We use your sign-up to provide content in ways you’ve consented to and to improve our understanding of you. This may include adverts from us and 3rd parties based on our understanding. You can unsubscribe at any time. More info
Energy bills may fall sharply by the summer, new analysis has shown, in good news for Britons. A steep drop would save families the equivalent of £500 a year, according to Investec.
The energy crisis has been looming over the UK for the past year, with the impacts of recovery from COVID-19 and the Russian invasion of Ukraine coinciding.
It has meant a staggering rise in the wholesale price of gas for the suppliers purchasing gas and electricity.
Subsequently, this cost has been passed on to consumers, with Government intervention necessary to cushion the blow.
However, new analysis suggests both the energy tariff and the average annual bill will come down in the current months.
It is estimated bills will drop from the current price cap figure of £2,500 a year, to less than £2,000.
Such a reduction would represent a 20 percent drop in bills, providing welcome relief for struggling families.
However, even at £2,000, energy bills will still be at a record high.
It would mean they are approximately double the level they were in summer 2021, representing an increased burden for Britons.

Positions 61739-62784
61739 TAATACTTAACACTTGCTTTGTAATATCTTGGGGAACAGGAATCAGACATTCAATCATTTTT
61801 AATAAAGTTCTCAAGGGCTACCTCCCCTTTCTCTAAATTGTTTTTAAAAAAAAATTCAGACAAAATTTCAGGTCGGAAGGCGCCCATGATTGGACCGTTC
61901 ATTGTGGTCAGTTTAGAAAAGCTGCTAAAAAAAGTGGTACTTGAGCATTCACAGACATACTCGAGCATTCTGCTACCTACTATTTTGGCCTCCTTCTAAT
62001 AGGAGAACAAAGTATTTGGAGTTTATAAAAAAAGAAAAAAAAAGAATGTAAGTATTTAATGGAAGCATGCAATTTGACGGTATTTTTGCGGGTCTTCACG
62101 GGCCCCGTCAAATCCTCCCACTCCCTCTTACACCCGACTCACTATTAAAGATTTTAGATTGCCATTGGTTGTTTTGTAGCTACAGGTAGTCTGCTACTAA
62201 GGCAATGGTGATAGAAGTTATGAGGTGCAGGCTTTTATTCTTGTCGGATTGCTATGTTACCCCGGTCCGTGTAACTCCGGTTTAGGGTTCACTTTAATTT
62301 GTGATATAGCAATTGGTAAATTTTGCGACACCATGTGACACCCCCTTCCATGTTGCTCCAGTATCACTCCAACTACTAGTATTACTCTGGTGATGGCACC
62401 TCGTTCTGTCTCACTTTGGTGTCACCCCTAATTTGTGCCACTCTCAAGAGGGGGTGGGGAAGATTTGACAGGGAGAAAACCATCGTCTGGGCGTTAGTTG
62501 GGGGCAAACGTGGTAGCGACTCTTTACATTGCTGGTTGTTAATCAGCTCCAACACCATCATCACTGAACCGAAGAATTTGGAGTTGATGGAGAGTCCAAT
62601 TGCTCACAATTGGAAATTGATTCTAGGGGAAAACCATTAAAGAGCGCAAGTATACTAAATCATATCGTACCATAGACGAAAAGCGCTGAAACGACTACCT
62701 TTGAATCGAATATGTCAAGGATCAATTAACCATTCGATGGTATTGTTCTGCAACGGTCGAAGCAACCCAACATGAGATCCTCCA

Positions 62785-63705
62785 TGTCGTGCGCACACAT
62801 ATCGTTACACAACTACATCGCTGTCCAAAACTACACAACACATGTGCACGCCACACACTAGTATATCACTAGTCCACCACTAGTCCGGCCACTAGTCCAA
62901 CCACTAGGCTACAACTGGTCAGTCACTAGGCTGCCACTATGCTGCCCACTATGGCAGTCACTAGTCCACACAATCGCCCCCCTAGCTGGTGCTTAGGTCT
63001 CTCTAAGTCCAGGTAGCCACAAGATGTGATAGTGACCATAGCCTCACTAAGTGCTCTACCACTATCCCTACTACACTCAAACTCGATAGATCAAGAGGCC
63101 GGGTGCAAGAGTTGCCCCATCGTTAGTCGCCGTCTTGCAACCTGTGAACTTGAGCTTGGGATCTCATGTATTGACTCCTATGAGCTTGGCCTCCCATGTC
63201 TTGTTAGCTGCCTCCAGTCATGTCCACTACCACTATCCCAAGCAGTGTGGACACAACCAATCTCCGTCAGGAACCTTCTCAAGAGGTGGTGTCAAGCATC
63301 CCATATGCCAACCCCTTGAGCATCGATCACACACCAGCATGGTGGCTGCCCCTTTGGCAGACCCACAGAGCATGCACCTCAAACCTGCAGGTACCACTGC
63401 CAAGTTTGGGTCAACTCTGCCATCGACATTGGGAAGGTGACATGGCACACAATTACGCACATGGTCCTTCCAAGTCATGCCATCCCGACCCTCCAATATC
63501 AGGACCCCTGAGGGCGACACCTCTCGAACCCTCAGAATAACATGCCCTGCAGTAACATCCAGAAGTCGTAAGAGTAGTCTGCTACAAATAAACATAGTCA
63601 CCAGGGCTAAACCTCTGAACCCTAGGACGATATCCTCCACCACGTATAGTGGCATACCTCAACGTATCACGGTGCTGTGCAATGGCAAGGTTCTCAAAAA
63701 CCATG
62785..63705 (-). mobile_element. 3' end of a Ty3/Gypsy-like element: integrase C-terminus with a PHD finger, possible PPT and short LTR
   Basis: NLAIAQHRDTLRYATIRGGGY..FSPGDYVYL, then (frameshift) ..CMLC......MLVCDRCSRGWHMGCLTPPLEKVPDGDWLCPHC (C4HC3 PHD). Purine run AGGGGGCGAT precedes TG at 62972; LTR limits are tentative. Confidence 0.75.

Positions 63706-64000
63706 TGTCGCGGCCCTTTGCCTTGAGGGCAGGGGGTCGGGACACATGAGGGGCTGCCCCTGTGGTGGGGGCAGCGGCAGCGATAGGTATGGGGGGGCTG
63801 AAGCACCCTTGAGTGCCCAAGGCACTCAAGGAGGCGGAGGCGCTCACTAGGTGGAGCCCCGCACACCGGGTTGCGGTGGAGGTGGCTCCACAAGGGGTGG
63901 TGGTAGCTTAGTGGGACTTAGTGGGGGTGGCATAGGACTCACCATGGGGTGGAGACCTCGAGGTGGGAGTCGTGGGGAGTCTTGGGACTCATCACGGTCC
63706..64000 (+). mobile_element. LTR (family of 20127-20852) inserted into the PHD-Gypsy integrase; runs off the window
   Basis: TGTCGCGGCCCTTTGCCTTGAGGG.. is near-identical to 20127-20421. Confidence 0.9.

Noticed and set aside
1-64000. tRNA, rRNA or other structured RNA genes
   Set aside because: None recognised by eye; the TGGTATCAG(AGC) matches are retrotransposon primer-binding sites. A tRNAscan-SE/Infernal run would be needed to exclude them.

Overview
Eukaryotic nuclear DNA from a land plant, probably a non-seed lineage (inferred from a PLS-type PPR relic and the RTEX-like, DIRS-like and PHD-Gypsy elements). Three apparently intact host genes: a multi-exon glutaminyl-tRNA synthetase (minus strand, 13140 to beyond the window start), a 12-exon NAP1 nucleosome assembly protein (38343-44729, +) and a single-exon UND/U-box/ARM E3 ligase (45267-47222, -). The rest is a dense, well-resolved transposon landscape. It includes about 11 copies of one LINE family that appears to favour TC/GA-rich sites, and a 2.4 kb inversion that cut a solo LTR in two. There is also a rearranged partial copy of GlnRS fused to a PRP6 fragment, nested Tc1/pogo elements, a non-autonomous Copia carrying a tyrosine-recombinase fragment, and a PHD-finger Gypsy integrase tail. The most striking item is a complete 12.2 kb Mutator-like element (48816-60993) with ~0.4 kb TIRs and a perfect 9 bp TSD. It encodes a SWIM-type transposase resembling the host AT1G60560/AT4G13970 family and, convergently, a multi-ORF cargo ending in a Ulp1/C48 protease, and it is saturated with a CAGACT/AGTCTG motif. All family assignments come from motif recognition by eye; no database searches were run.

Lloyds Bank issues warning after woman targeted for £130,000 [WARNING]
Jeremy Hunt’s pension tax cuts will ‘help cut NHS waiting lists’ [INSIGHT]
State pension age rise to 68 in UK may be ‘brought forward’[LATEST]
Martin Young, analyst at Investec, acknowledged this, and said: “This latest reduction is welcome.
“But it does not disguise that these estimates are still considerably higher than historic levels, and challenging for many.”
Mr Young has predicted a typical household is likely to pay £1,981 a year from July.
The expert also estimates a further drop will take place in October, bringing bills slightly further down to £1,966 a year.
The Government has recently intervened to provide help with the high cost of energy bills.
Last week, Chancellor Jeremy Hunt cancelled a planned rise in the energy price cap from £2,500 to £3,000 from April 1.
The decision was due to a drop in wholesale prices, as well as pressure from industry experts.
For example, the founder of MoneySavingExpert, Martin Lewis, wrote an open letter to Mr Hunt on the matter, backed by 21 charities and consumer organisations.
Mr Hunt told the Commons: “After listening to representations from Martin Lewis and other experts, I today confirm the Energy Price Guarantee will remain at £2,500 for the next three months.
“This means the £2,500 cap for the typical household will remain in place when energy prices remain high, ahead of an expected fall in prices from July.
“This measure will save the average family a further £160 on top of the energy support measures already announced.”
Some four million households on prepayment meters will also have their charges brought in line with comparable direct debit charges.
Source: Read Full Article